Being overweight and obese in Australian children is common. Current evidence related to parental influence on child dietary intake is conflicting, and is particularly limited in terms of which parent exerts the stronger relationship. The present study aimed to assess mother-father and parent-child dietary relationships and to identify which parent-child relationship is stronger. Methods: A cross-sectional analysis was performed of dietary intake data from 66 families with one parent and one child aged 8-12 years who were participating in the Family Diet Quality Study, in the Hunter and Forster regions of New South Wales, Australia. Dietary intakes were assessed using adult and child specific, validated semi-quantitative 120-item food frequency questionnaires. Diet quality and variety subscores were assessed using the Australian Recommended Food Scores for adults and children/adolescents. Pearson's correlations were used to assess dietary relationships between mother-father, father-child and mother-child dyads. Results: Weak-to-moderate correlations were found between mother-child dyads for components of dietary intake (r = 0.27-0.47). Similarly, for father-child dyads, predominantly weak-to-moderate correlations were found (r = 0.01-0.52). Variety of fruit intake was the most strongly correlated in both parent-child dyads, with the weakest relationships found for fibre (g 1000 kJ-1) in father-child and percentage energy from total fats for mother-child dyads. Mother-father dyads demonstrated mostly moderate-to-strong correlations (r = 0.13-0.73), with scores for condiments showing the weakest relationship and vegetables the strongest. For all dyads, strong correlations were observed for overall diet quality (r = 0.50-0.59). Conclusions: Parent-child dietary intake is significantly related but differs for mother versus fathers. Further research is required to examine whether differing dietary components should be targeted for mothers versus fathers in interventions aiming to improve family dietary patterns. © 2014 The British Dietetic Association Ltd.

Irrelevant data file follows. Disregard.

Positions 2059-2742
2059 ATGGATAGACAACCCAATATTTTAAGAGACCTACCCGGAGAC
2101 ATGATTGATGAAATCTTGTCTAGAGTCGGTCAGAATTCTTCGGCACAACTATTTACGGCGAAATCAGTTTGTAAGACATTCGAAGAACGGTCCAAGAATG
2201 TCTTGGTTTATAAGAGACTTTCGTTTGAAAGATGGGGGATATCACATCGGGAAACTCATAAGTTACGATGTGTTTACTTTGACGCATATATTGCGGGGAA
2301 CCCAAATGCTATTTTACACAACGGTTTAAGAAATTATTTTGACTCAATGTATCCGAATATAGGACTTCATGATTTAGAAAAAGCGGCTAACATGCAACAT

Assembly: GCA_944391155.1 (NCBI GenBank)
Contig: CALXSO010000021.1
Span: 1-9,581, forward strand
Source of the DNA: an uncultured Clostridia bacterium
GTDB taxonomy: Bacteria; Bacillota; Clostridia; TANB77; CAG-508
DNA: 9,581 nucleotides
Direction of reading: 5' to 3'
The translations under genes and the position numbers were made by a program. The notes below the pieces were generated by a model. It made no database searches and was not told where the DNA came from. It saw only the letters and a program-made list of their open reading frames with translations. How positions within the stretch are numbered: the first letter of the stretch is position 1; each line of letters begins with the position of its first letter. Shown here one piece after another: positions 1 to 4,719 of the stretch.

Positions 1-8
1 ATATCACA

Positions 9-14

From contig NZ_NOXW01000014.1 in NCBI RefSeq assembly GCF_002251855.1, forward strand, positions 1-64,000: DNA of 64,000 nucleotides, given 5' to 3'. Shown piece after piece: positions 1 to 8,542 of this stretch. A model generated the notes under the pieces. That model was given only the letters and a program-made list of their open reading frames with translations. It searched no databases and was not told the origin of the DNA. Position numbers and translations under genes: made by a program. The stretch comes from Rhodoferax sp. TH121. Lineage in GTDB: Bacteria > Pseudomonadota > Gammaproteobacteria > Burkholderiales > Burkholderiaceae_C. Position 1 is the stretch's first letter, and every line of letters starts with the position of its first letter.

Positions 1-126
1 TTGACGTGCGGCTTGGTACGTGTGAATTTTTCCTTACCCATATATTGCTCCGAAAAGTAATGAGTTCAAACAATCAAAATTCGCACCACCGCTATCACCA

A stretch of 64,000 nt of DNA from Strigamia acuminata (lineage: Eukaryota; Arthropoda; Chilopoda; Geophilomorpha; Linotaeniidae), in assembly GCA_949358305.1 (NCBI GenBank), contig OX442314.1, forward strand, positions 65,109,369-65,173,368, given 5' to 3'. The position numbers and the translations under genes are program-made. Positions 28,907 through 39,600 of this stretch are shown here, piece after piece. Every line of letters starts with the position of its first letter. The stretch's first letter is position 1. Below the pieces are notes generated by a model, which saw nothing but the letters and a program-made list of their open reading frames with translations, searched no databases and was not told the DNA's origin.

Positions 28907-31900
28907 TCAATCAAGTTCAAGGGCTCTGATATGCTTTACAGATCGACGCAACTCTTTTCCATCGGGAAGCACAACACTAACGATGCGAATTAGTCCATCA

DOI 10.1111/jhn.12261